…The view would have been still finer and more extensive, but the country was shrouded partially in a smoky, hazy air, due to the excessive fires in the River valleys; and many peaks & Mts were only dimly visible.


After a few hours descent, we finally reached our camp again, greatly exhausted by heat & fatigue.




After Mitch read this passage to me in the car, I had a hard time not thinking of him as Mitchly, and I tried to imagine what it was like here in Henry Custer's time. Our goal was to do a clockwise circum-perambulation of Shawatum Creek, first climbing sub-summits of Mount Brice , north of the creek, then Brice (7099'), then circling south to Shawatum Mountain (7081'), finally exiting out Shawatum's west ridge, perhaps the same ridge Custer described. (See map.)


From the car park, we took the left choice of roads. The Centennial Trail (1871-1971) was crossed, first on the left (hard to spot), then the right, then the road began switch-backing into Giant Creek, higher than either the 100-foot contour interval, Canadian quad, Skagit River (92 H/3), or Beckey's International Border Area…North Cascades map shows. After alder wars on the road, we finally ended up in Giant Creek at about 3000 feet.


As we climbed up this wash, I reminded Mitch, who was in the lead here, of Custer's wise 1859 advice:


“To ascend a mountain in the easiest and best way is just as much a matter of good judgement as anything else. The following rules should guide travelers in the mountains. If starting from the foot of a range…of mountains you wish to penetrate…always select the largest stream arising in this range…and follow its course.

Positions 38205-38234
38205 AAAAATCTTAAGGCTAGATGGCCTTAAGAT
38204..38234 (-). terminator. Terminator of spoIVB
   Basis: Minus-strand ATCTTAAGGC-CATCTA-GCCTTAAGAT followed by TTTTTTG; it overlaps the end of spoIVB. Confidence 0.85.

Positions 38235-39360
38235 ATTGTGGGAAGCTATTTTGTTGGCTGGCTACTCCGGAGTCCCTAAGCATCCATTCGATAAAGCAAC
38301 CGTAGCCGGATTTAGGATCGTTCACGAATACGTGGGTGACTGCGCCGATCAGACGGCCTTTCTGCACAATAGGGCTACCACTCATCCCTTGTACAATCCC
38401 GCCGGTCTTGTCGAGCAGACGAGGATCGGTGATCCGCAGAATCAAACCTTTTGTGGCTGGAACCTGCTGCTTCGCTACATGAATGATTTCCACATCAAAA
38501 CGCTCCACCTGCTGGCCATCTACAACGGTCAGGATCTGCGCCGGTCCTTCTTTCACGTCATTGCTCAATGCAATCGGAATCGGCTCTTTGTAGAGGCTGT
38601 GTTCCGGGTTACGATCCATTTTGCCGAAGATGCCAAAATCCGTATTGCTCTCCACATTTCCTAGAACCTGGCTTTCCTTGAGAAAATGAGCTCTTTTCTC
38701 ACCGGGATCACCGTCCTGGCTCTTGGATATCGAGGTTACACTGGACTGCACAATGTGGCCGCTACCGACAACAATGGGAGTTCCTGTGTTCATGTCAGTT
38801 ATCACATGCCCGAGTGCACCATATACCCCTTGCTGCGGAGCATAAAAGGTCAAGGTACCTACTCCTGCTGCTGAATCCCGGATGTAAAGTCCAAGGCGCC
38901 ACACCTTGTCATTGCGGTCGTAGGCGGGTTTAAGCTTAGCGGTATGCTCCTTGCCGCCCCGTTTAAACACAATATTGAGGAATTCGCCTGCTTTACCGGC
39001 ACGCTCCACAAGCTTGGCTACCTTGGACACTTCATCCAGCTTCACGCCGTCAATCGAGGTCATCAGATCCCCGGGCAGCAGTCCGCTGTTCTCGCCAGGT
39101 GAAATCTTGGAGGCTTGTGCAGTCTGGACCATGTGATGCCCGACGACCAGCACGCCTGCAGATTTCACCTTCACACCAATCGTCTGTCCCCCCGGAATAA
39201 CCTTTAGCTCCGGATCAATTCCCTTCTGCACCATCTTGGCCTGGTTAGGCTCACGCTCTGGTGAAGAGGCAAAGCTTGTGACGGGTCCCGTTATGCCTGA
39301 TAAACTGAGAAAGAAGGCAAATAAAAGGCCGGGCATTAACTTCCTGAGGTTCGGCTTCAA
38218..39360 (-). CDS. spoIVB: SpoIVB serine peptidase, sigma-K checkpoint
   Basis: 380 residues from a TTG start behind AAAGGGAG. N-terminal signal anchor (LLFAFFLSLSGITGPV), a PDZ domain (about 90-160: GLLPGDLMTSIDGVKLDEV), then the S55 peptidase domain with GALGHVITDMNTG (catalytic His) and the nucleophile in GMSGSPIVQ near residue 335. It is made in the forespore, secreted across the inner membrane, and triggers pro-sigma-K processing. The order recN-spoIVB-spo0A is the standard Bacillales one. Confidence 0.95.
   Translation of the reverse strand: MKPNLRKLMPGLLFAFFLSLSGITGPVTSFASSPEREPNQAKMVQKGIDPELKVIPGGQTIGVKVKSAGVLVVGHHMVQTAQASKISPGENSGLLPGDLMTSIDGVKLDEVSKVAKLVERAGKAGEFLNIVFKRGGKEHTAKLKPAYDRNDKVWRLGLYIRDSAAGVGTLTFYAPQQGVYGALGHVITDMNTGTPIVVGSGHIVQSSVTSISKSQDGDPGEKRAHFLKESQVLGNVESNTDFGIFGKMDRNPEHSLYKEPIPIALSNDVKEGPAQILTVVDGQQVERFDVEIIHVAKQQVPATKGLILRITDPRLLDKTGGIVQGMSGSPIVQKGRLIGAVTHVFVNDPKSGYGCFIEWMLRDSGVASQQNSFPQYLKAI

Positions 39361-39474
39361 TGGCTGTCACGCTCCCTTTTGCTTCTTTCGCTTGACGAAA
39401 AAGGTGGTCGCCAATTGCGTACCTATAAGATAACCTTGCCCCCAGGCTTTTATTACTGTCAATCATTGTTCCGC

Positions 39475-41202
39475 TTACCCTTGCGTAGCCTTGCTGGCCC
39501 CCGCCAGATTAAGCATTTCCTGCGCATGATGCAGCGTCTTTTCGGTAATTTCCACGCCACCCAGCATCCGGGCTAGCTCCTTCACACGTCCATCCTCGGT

If however your intentions are simply to ascend a peak on the foot of which you stand, always select the longest leading spur following the direction of its summit. It will secure you an easy and gentle ascent. Never select a ravine or watercourse coming from the peak to be ascended; if you should follow one of these, you will find many difficulties in your way, consisting in sudden drops, dense bush and brush vegetation, and an increasing steepness, sometimes amounting to impracticability as you get nearer the summit.


These rules I had reason to find it well to always adhere to during all of my extensive travels in the Mts, in ascending to as well as descending from a summit.”


So we left the messy “dense bush and brush vegetation” of Giant Creek and gained the ridge to the right. The route opened up nicely as we ascended the ridge past a mining claim at 4200 feet.


Instead of fat “Hookle berries” to tempt and delight us, we were besieged by a phenomenal herd of hungry mosquitoes. Blurred clouds of these beasts hovered about us as we hurried along, swinging at them with our caps. We scrambled for the lead position, since the person in front was perceived to have about three fewer bugs around him. Mitch swallowed one sideways, and I thought for a while that no amount of coughing could dislodge one stuck in my right lung.


Climbing shirtless in the heat, Mitch offered the skeeters free lunch, as they regarded his Deet insect repellant as simply the appetizer soup. Nearly interconnecting, patterned welts adorned his shoulders.